Here’s almost everything on the bed. I emptied drawers from the dresser onto the bed after I took this photo.


One of the best parts of the book is the way the author makes you understand that you really only want to keep what gives you joy. Those clothes that I bought and maybe only wore once gave me joy back in the day, but not any more. Holding onto them is not doing me (or the clothes) any good at all. Once you accept that and get the hang of deciding, it actually goes very quickly.

She also explains the logic of how to fold and place your clothes in drawers. I was skeptical until I tried it. I am now a true believer and will never fold and stack clothes in a pile again. I promise.


Ms. Kondo likes storing things, standing up (not stacked) in simple boxes on shelves.


I have a lot fewer clothes in my closet. No more hanging t-shirts, they are all folded now. I realized that what remains is truly what I was wearing all the time. The rest was just in the way.


It took me about 6 hours to tidy my clothes, fewer hours than I thought it would take. Everything was touched and either bagged to go away, folded neatly to go into a drawer, or rehung and placed in the closet. After the clothes I moved on to purses and bags, shoes, books, and bathroom stuff. As I said earlier, I have been un-cluttering for the last few years and that helped this process go faster.

I still have categories of things to tidy but I’m taking a short break. What I can tell you is that I feel mentally lighter. I am finding it easier to concentrate. If you are feeling a similar urge to tidy, I strongly recommend this book. Everyone I know who has read it, has the same feelings about it.

**I did try to encourage Steve to read the book. He is beyond not interested—and he gave me a look that make me think that I was perhaps going overboard with the tidying ideas. That got me to thinking.

I realized (again) that our house is full of my stuff (that his salary helped to buy). Steve has never been a shopper, or a collector of stuff. He is interested in tools, but only the tools he needs. He has to be forced to buy clothes. He is not into knick-knacks. He is particular about what goes into the kitchen but he does not over-stock it.

He likes the way our house looks and functions, and he likes it tidy, but he doesn’t feel the weight of our possessions in the same way I do. So I have given up trying to get him to read the book and am instead being thankful that he has always loved me enough to put up with my acquisition, and de-acquisition, of things.

Tidy is good.

I went to a lovely open house event recently. The house was was perfectly decorated and almost zen-like in its overall lack of clutter. There was art on the walls but very few objects on surfaces. What was on display was more interesting because there was not much competing eye candy.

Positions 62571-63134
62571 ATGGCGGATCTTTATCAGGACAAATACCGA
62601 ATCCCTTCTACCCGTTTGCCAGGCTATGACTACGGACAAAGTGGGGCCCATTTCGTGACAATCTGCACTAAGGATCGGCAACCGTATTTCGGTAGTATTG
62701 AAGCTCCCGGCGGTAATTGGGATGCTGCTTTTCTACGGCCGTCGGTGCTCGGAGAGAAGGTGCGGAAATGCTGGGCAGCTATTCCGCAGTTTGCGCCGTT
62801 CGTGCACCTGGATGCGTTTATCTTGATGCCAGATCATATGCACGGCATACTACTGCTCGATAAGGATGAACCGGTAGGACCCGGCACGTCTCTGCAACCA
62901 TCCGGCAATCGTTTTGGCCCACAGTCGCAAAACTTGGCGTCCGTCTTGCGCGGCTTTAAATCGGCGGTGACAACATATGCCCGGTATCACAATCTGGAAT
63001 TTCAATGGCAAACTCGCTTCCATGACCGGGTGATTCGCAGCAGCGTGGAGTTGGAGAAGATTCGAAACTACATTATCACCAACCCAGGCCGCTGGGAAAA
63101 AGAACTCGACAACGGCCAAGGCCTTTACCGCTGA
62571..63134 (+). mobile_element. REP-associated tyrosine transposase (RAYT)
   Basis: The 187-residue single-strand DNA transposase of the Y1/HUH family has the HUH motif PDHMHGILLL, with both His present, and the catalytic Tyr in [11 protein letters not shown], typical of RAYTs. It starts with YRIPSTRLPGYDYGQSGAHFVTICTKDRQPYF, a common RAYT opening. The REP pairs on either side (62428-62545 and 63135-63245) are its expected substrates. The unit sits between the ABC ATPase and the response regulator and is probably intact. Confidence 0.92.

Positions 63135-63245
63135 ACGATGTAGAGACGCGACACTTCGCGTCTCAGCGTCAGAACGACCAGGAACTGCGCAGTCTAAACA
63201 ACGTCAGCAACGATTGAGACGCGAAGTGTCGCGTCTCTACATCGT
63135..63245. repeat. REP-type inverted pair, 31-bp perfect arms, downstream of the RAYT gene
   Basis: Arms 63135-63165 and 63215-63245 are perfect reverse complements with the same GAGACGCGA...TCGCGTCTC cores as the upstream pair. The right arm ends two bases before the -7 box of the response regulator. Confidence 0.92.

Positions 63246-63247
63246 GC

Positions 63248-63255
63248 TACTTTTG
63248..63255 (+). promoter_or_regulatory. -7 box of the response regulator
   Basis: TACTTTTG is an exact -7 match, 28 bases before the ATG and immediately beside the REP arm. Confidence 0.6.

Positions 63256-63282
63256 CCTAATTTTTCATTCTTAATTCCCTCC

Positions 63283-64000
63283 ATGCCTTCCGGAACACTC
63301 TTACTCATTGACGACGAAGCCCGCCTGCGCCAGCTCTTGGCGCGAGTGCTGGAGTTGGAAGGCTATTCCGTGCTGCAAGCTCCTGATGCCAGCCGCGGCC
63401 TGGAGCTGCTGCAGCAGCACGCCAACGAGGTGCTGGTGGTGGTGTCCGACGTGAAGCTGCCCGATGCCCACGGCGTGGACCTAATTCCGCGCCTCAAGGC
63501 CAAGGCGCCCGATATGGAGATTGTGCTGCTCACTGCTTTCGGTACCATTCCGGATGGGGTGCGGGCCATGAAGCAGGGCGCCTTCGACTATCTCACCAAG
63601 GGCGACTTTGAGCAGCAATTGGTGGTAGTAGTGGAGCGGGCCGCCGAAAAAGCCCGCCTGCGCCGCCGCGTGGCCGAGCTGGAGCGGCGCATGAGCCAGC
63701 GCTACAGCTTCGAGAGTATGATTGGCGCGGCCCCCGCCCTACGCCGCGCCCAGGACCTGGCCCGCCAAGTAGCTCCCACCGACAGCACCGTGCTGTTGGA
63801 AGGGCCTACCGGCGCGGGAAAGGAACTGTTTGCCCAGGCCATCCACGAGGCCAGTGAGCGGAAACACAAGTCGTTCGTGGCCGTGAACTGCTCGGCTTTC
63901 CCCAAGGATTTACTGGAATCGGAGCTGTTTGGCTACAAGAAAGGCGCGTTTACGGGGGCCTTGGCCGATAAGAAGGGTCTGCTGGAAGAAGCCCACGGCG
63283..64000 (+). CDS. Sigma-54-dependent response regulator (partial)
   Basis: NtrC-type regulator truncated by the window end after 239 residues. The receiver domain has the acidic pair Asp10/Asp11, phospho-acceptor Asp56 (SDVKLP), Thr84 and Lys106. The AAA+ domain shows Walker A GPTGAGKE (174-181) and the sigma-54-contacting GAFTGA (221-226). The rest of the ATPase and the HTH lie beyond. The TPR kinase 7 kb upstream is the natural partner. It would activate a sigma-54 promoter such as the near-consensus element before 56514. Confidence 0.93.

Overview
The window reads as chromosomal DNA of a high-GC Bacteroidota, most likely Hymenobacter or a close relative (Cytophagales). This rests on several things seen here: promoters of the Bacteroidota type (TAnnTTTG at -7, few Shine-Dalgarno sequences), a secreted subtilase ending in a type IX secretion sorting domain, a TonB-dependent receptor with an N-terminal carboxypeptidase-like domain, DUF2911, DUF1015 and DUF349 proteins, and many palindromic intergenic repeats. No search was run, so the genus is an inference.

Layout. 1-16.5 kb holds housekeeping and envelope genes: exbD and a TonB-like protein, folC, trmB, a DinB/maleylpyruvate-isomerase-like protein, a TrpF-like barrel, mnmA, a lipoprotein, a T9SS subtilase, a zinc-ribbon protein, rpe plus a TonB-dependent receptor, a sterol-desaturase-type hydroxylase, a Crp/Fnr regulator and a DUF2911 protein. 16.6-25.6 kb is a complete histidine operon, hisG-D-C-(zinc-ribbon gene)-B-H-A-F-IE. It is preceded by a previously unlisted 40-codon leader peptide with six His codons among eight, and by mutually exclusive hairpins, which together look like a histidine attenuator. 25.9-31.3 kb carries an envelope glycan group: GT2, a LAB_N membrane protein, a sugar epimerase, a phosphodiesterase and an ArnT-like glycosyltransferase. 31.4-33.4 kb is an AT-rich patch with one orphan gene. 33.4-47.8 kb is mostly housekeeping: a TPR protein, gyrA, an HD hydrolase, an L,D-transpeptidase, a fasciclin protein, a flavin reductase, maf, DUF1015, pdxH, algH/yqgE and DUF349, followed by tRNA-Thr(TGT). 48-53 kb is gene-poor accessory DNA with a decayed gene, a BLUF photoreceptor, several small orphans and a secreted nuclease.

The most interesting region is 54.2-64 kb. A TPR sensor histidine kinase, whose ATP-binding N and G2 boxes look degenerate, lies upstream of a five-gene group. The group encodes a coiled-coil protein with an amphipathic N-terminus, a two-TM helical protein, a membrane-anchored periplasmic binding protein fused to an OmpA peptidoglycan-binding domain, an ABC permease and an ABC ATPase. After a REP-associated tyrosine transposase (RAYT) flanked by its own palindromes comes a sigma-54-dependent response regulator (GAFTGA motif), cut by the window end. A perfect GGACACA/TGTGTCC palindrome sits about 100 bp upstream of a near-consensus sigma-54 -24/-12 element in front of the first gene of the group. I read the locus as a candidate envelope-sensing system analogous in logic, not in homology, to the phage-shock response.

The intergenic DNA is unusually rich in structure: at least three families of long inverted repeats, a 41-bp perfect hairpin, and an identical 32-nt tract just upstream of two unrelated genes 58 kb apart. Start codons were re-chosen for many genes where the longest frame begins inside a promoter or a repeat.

Then I found this article by Penelope Green from the NY Times about Marie Kondo, a 33-year-old professional ‘tidier’. Her book, The Life-Changing Magic of Tidying Up: The Japanese Art of Decluttering and Organizing, sounds like a good read.

To quote from the article:

Ms. Kondo’s decluttering theories are unique, and can be reduced to two basic tenets: Discard everything that does not “spark joy,” after thanking the objects that are getting the heave-ho for their service; and do not buy organizing equipment — your home already has all the storage you need.

I was in the mood to de-clutter anyway but all of this sent me over the edge. For the last many days I have given away, boxed up, and thrown out extraneous objects that no longer make me happy. Elanor and Jack claimed some things, which was nice. The house feels happier—for sure, I feel happier :-).

Steve is slightly mystified by all of this tidying activity because he was around for the years when I enjoyed acquiring stuff. Thankfully, he’s happy with less clutter. And, in the spirit of being tidy, we are not leaving stuff out on the kitchen counters. The kitchen is his space so this is a team effort. Dishes are washed (not left in the sink) and put up rather than being left to dry on a towel on the counter. The kitchen wasn’t a big mess before, but it’s so very nice now!


In addition to all of the this, I watched the video that was linked to in the NY Times article.

I have vowed to be a better folder. The sock drawers came first:


The closet shelves were next:


Everyday, I’m refolding a little bit more, and it feels so very good! We can’t control much in our lives, but being tidy gives me a sense of control, and orderliness, that calms my spirit.